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Richmond times-dispatch. [volume] (Richmond, Va.) 1914-current, June 22, 1919, Image 1

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The Paper Complete
The Times-Dispatch Cov
ers the Neivs of the World.
Working Investments
Times-Dispatch Want Ads
Reach Those Who Buy<
M'MltKK 173
Borah and Hitchcock En
gage in Debate on League
Solution of Former Secretary of
State Expected to Be Center
of Contest.
Idaho Senator Says Hp Will Leave
Republican I'urty Should It Ap
prove Taris Terms,
tnv A?i>oelftt*d Pros*.I
WASHINGTON, Juno 21.?The league
of nations controversy in the Senate
was enlivened today by a scries of de
velopments accepted as foreshadowing
1 li?? lines Into which the iinal ratifica
tion light nu.y fall.
Kllhti P.'.ot. Secretary of State under
President Roosevelt, laid before the
Foreign Relations Committee a pro
gram for acceptance of the league with
Ci rtain reperv.it ions.
Senator Borah, Republican. of Idaho,
gave until <? in a Senate speech that
ho could not r< main in the Republican
party if it failed to take a more
definite stand against th?- league.
Senator H itchcock. Democrat. of
Nebraska, replied that no party dare<l
stand against t!..? league proposal, and
d?'dared the covenant was assured of
T??titt'.'atIon i>y Republican votes.
Jlny I nil L'p Hrmlntliin.
Senator Knox, Republican, of Penn
pylvaiua. decided to call for a show
down < f Senate opinion Monday by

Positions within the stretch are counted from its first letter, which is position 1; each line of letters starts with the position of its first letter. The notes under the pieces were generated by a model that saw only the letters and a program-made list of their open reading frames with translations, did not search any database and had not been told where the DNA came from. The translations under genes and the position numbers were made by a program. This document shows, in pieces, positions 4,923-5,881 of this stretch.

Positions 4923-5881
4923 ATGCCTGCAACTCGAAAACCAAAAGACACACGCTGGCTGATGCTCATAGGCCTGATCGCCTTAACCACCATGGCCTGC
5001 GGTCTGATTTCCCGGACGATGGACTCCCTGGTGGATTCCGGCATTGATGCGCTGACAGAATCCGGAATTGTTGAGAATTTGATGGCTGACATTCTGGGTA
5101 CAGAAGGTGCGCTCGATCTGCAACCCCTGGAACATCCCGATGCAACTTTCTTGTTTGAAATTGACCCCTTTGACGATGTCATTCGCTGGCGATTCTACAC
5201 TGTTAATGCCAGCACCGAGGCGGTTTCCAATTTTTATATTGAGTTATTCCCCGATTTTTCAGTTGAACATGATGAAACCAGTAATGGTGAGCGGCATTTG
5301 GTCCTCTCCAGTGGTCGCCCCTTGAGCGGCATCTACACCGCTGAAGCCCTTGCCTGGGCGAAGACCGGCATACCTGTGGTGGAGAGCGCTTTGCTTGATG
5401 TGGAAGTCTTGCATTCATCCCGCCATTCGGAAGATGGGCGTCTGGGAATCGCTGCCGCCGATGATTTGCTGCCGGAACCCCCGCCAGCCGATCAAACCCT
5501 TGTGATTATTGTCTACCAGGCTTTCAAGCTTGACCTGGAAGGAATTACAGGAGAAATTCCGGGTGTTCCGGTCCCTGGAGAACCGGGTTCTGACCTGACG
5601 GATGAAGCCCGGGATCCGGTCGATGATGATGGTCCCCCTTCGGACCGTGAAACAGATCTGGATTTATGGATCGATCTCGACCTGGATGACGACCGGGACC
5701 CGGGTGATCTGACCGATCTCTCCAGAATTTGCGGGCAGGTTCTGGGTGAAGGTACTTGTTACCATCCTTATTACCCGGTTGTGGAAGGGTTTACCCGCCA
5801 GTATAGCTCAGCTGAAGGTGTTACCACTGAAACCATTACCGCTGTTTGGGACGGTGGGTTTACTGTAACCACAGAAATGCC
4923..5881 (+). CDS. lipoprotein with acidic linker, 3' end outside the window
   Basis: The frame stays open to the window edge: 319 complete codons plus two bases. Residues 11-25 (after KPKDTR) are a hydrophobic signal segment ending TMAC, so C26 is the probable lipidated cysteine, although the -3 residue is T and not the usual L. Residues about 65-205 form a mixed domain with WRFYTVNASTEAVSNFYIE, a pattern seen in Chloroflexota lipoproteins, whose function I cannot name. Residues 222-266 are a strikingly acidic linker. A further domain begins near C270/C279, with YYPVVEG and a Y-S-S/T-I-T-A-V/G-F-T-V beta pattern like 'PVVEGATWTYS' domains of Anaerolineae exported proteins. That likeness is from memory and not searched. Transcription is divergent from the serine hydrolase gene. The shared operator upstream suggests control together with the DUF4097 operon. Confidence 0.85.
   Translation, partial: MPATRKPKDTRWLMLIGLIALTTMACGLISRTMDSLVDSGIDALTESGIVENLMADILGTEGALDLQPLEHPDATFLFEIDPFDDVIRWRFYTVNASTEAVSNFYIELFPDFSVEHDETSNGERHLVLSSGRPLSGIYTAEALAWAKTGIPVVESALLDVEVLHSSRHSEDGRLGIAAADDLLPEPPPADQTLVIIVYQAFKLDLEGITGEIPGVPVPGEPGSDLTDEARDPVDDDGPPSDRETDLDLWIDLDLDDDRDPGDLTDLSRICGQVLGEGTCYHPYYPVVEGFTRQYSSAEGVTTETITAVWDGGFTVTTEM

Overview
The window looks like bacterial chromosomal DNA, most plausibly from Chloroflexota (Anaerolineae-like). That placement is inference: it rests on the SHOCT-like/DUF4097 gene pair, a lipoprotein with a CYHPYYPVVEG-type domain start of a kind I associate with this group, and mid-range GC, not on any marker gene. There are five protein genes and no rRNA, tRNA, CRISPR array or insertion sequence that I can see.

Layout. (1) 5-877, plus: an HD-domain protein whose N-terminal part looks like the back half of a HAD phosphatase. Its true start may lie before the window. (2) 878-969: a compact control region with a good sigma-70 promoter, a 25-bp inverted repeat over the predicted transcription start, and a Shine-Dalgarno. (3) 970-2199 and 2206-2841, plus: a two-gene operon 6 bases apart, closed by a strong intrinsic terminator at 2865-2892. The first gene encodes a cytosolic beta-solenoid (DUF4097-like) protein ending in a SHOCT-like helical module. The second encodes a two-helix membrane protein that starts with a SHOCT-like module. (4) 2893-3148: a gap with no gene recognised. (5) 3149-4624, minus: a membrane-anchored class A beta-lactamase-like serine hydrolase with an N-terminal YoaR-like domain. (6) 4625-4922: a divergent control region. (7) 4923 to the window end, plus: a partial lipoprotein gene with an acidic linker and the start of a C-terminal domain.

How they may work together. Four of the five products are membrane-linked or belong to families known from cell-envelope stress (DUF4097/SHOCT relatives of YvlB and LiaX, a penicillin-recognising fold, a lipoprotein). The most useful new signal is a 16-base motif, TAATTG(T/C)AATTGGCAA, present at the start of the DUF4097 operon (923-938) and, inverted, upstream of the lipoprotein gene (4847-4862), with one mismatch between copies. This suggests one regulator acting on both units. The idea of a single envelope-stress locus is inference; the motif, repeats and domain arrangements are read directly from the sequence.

bringing in his resolution declaring the
treaty cannot be accepted with the
league covenant attached.
Of these developments the ^recom
mendation of former Secretary ,Root.
presented after iwo days of conferences
lure with league opponents, attracted
widest discussion tonight because it
was regarded as embodying a plan on
which an appeal is likely to be made
for unity of action by all of those who
do not fully approve the Paris covenant.
The reservations which Mr Root
suggested should be written into the
Senate's ratification resolution would
be designed to soften the nation's ob
iltratoti. for guaranteeing the integrity
of foreign countries, and to further
safeguard the Monroe Doctrine, the
right of withdrawal from the league
and the determination of purely do
mestic problems These reservations
could be made, the former secretary
declared, in perfect harmony with the
traditions of diplomacy and without
endangering other league provisions.
.May Hrvrrxr Urrinlon.
The decision to bring up the Knox
resolution was reached after a con
ference of leaders had agreed that
some vote revealing the exact state of
Senate opinion would clarify the air
and strengthn the position of league
opponents. There were rumors tonight
that this decision might be reversed,
however, ami a substitute for the
Knox measure brought in later In the
week. But it seemed certain the op
position was determined to show its
strength in some concrete manner be
fore the treaty is submitted for ratifi
cation. . . . ,
Senator Borah made h!s threat of
withdrawing from his party during a
Hharp debate, started when the Idaho
Senator read into the Record a peti
tion signed bv twenty-eight prominent
New York Republicans, asking that the
peace treatv be ratified without delay.
Among the signers were George W.
Wickers ham, former Attorney-General,
nnd Oscar S. Straus, former ambassador
tr> Tiirkev. who were bitterly assailed
by Mr Rorali. Mr. Straus was talking
to several Senators just outside the
Senate. . ,
The speaker also quoted an appeal
of former President Taft against the
Knox resolution, in which Mr. Taft
Urged that politics should stop at the
water's edge.
Ilornli Mnkrs Speech.
"I" agree with that perfectly." con
tinued Mr. Rorali. "Does politics stop
at the water's edge regarding the
Monroe Doctrine? Yes, but on this
Hid-- of the water. And so with a mul
titude of other things in this covenant.
It is inconceivable that tills can be
kept out of politics, for the people
have no way to express themselves ex
cept through political parties."
"Was that the view of those who
signed the round robin?" interrupted